March 2014

A Long Week

March 19, 2014

These-two The-Beginning Golden-Light Hand Watching-brother Working

Embrooidery-Sketch Spring Oh-no. In-Progress Looking

Don’t let that first picture fool you, for it has been a long week, and it is only Wednesday. Some weeks are like that, I suppose. They are the types of weeks where you dream of knitting and tea, of warm baths and long naps. You don’t actually get any of that, but you can still dream. They are the types of weeks where your kids cry, you cry, and life goes on.

There have been smiles too, of course, thankfully. Baby smiles make everything better, and this babe can sure smile bright. These golden days we are having make me feel dreamy about the turn of the season. It is hard to believe that Spring is truly almost here, and that flowers, and color, and warm nights, and long days, and lazy moments are just around the corner. Oh I can not wait.

My knitting seems to be dominated by texture right now. Do you all ever go through periods in your crafting where you see a pattern to what you like to work with? I find that the more texture I come across at the moment, the happier I am. I am working on a knitting pattern for a beautiful eBook that friends are putting together, and I am just giddy to finish it up. It is simple but fun, and a great piece to wrap up after a long yoga practice or a cool spring evening. The only hard part of these coming warmer months is saying goodbye to the wool that has been slipping through my fingers this winter. I knit all year round, but that heavy and warm knitting of thick wools is generally only saved for colder months.  I will miss it. I think that I will turn my attention to light cardigans in vibrant colors to ease the transition. I see an adult Tea Leaves in my very near future, and perhaps a simple dress for Emma Jeanne.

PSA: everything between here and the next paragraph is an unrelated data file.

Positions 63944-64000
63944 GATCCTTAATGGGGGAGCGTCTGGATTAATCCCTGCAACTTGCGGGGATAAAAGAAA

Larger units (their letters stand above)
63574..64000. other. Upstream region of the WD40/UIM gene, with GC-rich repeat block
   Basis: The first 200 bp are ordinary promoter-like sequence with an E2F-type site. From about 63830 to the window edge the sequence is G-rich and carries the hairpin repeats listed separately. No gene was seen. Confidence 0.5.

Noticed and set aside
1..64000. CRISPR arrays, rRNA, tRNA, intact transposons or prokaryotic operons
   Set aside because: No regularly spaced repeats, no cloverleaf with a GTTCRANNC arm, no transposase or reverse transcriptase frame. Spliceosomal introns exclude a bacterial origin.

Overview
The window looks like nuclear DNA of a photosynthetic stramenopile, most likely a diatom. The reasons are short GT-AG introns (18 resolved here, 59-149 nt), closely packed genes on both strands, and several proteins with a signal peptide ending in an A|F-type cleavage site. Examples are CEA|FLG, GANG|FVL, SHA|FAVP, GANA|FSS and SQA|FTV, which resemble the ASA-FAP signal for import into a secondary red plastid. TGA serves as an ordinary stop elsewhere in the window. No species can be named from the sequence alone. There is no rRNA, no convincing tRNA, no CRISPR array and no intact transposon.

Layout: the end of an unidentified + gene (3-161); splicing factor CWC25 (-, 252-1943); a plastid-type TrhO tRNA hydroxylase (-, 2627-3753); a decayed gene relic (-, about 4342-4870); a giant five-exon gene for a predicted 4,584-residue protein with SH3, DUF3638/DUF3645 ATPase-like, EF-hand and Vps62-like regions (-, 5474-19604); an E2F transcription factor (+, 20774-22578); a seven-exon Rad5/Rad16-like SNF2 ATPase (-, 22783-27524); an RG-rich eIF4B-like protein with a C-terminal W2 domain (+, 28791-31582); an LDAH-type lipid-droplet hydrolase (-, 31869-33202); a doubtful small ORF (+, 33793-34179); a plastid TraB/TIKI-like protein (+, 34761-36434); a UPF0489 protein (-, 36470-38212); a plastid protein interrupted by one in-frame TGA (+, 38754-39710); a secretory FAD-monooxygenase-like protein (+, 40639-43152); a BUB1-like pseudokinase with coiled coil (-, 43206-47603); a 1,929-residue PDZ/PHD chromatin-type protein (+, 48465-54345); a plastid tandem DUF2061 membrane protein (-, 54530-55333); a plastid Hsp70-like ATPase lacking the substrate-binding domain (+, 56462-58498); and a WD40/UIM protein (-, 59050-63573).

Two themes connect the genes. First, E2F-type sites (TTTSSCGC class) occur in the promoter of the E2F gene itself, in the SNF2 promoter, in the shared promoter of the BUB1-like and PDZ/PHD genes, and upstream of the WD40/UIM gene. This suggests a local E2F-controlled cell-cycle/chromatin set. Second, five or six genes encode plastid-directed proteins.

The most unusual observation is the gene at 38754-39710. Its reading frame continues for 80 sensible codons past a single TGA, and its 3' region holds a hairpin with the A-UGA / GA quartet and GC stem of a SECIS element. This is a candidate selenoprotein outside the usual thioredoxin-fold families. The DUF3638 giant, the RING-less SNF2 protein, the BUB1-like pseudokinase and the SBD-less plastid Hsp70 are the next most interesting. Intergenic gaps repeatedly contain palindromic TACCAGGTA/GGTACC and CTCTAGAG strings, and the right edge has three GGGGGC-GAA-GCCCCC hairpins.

My embroidery basket is still never far from my feet, and my love of this art was certainly the surprise of the winter. I have been embroidering for many years, but never to this extent, and never with this must desire to learn about the fundamentals. I have piles of samplers from Rebecca that are keeping me busy, and I am taking a thread to a few of my sketches as well (the one of the left). So much vibrancy and life in embroidery. It is certainly a craft that cultivated patience as well as beauty, for I could knit an entire sweater in the same time it takes me to complete a simple sampler. It is worth it, though, in the end.

I planted all of our greens last week, and this is by far the earliest I have ever done so. I wonder how much I am going to regret that one in a few weeks when an inevitable snow storm comes roaring in. Oh well, I will take my chances for now. I am craving fresh vegetable from the garden, and I am going to follow in the inspiration that many of you give, and expand our garden this year.  I can’t wait to walk Emma Jeanne through the sunflowers and zucchinis, beans and lettuces, and let her taste each one. What a joy that must be for a baby.

I am procrastinating on returning to this crazy week, can you tell? I need some good book recommendations. I haven’t read much since Emma Jeanne was born, and I am ready to get lost in the evenings inside of a great novel. Again those dreams of warm evenings, soft candles, and a fresh picnic blanket are creeping into my thoughts. What have you read lately that you just love?

Okay, I must get back now. Perhaps I should bake a chocolate cake, that always helps. I swear I think that I saw a post from someone last week that talked of making a chocolate cake with peanut butter frosting like my Nana Catherine use to make. I need to go and find that recipe. Yes, it is a chocolate cake kind of week.

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Pensive Winter-Snow2 Emma-Jeane-Love-you Winter-Snow Observation9 Observation8 Observation1 The River Observation5 Observation4 Observation3 Observation6 Observation2 Observation7